Drosophila Researcher to Describe Lessons for Nephropathy

Ross L. Cagan, PhD

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A pioneer in the field will deliver a state-of-the-art lecture on “A Fly Model of Diabetic Nephropathy” on Saturday, Nov. 19.

Ross L. Cagan, PhD, is a professor in the department of developmental and regenerative biology as well as senior associate dean of the graduate school of biological sciences at the Icahn School of Medicine at Mount Sinai in New York City. He is also director of the Center for Personalized Cancer Therapeutics and co-founder of the biotechnology company Medros.

Dr. Cagan is an expert in using the fruit fly Drosophila to explore cell–cell signaling and epithelial patterning with a particular interest in translational science. He has pioneered the use of Drosophila to develop complex models of diabetes and of breast, lung, colorectal, and thyroid cancers. Taking advantage of a century of powerful genetic tools, his laboratory has developed complex, multigenic models of specific aspects of human disease to pursue polypharmacological as well as personalized approaches to treatment. His laboratory’s emphasis has been on in situ exploration of cellular phenomena using approaches that include live visualization, cell ablation, computational modeling, and high-throughput drug screening.

In addition to studying the mechanisms that direct diabetes and cancer, including diabetic nephropathy and diabetic cardiomyopathy, he has developed a novel robotics-based approach for screening whole animals for therapeutic drugs. He is conducting a clinical trial in which robotics-based screening of personalized fly avatars is used to develop tailored therapeutics for colorectal and thyroid cancer. His work helped lead to Food and Drug Administration approval of the first chemotherapy for medullary thyroid carcinoma.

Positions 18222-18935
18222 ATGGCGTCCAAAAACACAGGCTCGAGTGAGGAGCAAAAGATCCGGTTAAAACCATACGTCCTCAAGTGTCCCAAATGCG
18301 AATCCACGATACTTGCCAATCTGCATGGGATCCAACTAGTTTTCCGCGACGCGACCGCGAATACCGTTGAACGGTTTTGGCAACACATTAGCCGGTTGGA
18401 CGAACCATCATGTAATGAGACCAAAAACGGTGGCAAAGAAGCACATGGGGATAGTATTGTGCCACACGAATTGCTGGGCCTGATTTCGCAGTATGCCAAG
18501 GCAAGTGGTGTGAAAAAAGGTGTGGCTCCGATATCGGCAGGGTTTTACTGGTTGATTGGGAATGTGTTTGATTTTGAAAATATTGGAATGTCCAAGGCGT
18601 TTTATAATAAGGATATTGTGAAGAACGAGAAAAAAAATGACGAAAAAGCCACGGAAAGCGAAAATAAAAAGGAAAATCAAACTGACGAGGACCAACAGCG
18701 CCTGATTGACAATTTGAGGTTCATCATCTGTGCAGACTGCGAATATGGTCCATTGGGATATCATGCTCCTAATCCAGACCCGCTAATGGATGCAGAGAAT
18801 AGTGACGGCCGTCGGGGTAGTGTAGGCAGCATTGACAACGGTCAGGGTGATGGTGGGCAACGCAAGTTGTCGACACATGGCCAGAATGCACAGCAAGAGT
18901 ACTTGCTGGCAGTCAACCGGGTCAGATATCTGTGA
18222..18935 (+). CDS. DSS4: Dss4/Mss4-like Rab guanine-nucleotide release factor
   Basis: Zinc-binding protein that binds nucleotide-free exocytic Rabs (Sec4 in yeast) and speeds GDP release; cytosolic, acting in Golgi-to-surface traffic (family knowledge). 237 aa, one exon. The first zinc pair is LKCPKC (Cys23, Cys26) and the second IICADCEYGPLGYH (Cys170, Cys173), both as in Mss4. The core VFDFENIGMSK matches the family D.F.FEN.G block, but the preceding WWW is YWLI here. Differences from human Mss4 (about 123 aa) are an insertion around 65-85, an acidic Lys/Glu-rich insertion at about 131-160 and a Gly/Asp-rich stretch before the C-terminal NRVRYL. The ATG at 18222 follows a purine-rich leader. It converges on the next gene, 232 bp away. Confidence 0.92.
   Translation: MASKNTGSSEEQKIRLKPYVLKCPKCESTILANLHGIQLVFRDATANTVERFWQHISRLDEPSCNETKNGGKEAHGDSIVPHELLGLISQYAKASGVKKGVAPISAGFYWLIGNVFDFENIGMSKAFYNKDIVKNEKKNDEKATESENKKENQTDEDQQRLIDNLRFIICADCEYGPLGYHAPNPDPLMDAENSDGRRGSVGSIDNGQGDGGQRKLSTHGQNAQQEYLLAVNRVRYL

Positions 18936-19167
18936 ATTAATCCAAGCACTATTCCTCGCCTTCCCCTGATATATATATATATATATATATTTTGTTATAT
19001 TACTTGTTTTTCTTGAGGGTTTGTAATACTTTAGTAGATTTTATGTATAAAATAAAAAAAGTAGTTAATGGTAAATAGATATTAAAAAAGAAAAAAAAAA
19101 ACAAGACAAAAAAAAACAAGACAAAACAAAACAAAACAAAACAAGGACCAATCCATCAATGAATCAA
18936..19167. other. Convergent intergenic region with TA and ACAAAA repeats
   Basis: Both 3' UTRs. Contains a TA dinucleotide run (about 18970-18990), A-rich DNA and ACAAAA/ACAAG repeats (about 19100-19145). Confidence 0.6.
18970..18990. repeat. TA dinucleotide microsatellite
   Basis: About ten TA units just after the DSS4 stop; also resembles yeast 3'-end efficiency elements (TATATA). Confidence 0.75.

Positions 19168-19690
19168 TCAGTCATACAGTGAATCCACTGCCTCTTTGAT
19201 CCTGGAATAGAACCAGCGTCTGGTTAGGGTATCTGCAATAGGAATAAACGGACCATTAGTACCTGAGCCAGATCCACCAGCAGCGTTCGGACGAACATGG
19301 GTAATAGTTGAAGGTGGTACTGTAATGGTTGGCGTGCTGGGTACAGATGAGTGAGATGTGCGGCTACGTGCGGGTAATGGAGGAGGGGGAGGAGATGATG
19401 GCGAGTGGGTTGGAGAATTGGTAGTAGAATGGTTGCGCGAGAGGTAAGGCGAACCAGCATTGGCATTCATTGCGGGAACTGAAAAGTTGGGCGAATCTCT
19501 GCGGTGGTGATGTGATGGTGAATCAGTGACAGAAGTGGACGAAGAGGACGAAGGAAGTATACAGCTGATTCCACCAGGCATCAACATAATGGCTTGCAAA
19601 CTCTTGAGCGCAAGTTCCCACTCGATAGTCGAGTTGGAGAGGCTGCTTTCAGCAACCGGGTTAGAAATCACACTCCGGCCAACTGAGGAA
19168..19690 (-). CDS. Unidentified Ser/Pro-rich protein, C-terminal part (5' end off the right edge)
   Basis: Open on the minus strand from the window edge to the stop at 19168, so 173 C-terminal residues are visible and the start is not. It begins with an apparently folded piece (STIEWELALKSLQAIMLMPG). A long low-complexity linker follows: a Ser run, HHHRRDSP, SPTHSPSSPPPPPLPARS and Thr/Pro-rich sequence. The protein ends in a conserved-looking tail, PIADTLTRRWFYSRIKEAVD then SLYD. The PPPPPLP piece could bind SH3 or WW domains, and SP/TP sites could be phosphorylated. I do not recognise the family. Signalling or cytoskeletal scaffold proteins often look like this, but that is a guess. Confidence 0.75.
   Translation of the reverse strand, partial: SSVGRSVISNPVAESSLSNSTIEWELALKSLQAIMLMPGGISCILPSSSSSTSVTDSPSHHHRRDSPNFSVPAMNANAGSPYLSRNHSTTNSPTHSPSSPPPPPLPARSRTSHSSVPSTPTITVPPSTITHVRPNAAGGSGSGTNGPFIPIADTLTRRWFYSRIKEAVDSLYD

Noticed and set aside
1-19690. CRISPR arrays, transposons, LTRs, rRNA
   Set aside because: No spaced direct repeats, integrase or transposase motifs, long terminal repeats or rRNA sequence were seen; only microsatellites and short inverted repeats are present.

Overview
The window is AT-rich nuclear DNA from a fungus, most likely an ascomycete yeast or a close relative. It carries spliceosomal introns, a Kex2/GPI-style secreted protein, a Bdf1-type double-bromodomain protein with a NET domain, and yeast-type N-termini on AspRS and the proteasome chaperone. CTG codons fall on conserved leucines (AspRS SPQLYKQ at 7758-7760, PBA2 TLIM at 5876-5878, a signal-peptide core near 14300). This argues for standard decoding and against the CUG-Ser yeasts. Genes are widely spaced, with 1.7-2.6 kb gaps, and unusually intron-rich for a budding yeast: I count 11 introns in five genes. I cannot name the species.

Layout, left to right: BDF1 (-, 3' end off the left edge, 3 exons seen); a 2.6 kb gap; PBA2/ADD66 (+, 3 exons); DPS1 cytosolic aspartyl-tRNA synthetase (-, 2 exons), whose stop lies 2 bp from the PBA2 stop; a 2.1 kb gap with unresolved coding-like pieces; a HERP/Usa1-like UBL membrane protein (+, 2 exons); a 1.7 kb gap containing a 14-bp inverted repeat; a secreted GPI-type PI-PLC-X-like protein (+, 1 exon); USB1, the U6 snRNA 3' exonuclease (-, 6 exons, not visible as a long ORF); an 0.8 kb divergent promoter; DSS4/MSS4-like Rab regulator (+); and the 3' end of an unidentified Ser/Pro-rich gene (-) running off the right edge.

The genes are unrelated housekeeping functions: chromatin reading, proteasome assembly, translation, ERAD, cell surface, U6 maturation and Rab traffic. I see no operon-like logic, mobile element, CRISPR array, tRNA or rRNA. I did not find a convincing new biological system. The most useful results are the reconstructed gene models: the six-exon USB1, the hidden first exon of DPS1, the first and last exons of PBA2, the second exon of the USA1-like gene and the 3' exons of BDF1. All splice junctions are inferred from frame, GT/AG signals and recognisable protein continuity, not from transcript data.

Dr. Cagan is editor-in-chief of the journal Disease Models and Mechanisms and is on the editorial board of Breast Cancer: Targets and Therapy.

He received his doctoral degree in developmental neurobiology from Princeton University. After a postdoctoral fellowship at UCLA, he achieved the rank of professor at Washington University School of Medicine before joining the Icahn School of Medicine in 2007.

October/November 2016  (Vol 8, Issue 10/11)